Secondly, employees are offered good system of shifts in Hyatt hotels which offers many people including students, lone parents, family heads, etc. choose shifts convenient for them.

Besides, in the Hyatt chain, all employees receive a chance to improve their professionalism and acquire new skills and qualifications by means of attending regular qualification improvement courses and trainings. Thus, Hyatt employees may enjoy great educational facilities helping them feel real professionals in the field and prestigious social status along with respect in society that they have on this reason.

The other factor which appears to be highly motivating for Hyatt employees is the workplace culture developed by the chain leadership. Hyatt workplace culture is based on the ideas of equal and fair treatment of all the company’s workers, open and honest communication, due recognition of achievements and rewarding of the personnel, equal opportunities for all workers without gender or any other type of discrimination, open managing style, regular feedback form the managers, and clear goals setting out for each member of the team. The company celebrates diversity among its workers which is explained by its mangers’ understanding the importance of having people with different backgrounds, cultures, experiences, and interests which will help developing balanced and well-thought of hospitality and service traditions.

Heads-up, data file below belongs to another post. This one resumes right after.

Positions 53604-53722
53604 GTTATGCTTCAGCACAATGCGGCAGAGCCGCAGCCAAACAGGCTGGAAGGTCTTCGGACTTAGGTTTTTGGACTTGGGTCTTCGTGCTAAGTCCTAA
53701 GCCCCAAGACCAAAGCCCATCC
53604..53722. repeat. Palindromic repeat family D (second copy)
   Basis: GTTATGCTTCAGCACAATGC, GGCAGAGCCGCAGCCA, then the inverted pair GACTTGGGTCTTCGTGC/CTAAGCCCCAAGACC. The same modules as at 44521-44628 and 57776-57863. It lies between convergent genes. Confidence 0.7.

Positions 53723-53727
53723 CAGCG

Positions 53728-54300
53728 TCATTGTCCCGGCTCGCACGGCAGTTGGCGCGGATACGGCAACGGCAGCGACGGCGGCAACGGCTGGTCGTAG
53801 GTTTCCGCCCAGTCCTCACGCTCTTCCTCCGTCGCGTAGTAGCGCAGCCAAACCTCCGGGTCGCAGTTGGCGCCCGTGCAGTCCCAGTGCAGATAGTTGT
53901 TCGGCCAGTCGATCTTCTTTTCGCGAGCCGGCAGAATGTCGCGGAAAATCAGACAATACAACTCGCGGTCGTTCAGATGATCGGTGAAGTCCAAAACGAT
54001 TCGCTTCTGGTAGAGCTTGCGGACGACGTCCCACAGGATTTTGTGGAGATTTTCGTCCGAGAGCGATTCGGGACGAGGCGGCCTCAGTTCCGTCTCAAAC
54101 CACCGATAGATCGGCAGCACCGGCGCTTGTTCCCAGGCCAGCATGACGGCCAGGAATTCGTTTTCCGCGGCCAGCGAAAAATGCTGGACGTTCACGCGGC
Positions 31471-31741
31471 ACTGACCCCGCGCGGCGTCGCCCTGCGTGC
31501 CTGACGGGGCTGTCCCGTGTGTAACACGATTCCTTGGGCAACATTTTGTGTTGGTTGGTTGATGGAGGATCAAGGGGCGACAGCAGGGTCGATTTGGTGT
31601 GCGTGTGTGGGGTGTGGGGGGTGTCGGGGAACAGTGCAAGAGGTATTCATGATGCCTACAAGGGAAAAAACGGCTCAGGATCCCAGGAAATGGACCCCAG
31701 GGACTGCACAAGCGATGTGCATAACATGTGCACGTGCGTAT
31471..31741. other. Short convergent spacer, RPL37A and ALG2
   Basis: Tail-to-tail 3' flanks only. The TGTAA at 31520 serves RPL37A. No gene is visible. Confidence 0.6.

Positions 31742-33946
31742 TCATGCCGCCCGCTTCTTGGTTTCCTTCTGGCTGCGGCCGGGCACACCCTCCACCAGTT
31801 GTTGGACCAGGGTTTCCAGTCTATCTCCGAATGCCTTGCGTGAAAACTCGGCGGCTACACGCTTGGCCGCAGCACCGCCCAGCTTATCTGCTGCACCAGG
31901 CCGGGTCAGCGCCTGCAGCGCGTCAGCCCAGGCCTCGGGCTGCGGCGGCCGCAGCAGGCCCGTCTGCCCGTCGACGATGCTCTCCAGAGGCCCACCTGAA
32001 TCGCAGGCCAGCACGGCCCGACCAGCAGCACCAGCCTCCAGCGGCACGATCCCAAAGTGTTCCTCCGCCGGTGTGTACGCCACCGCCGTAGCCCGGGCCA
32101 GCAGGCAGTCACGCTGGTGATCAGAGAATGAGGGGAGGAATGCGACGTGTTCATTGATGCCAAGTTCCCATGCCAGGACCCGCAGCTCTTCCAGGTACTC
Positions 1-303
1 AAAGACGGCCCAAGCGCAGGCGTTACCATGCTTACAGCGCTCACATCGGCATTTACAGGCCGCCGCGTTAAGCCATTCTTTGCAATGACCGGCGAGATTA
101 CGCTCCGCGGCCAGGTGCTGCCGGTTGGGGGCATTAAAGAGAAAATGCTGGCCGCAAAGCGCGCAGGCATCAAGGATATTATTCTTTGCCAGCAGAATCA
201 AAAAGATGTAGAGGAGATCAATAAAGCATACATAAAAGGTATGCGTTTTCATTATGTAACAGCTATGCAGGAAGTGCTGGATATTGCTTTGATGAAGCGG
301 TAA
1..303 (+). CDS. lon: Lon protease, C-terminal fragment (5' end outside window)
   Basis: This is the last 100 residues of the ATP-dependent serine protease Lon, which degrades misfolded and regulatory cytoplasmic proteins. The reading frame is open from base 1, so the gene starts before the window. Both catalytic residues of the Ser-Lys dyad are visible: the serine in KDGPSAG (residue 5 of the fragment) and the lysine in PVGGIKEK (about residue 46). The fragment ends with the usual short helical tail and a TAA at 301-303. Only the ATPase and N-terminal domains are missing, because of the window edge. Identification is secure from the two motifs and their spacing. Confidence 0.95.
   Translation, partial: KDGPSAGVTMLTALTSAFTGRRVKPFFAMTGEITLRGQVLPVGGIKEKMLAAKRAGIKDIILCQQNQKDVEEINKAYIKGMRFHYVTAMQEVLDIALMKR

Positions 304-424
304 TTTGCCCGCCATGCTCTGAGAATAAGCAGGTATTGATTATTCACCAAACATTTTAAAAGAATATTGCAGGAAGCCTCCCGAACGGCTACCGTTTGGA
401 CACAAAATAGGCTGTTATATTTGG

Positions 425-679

Finally, Hyatt management pays great attention to personal relations satisfaction within the company’s personnel. All the Hyatt hotels’ employees work in shifts where their personal feeling and desires concerning their partners are satisfied; thus, probable frictions among the employees are eliminated.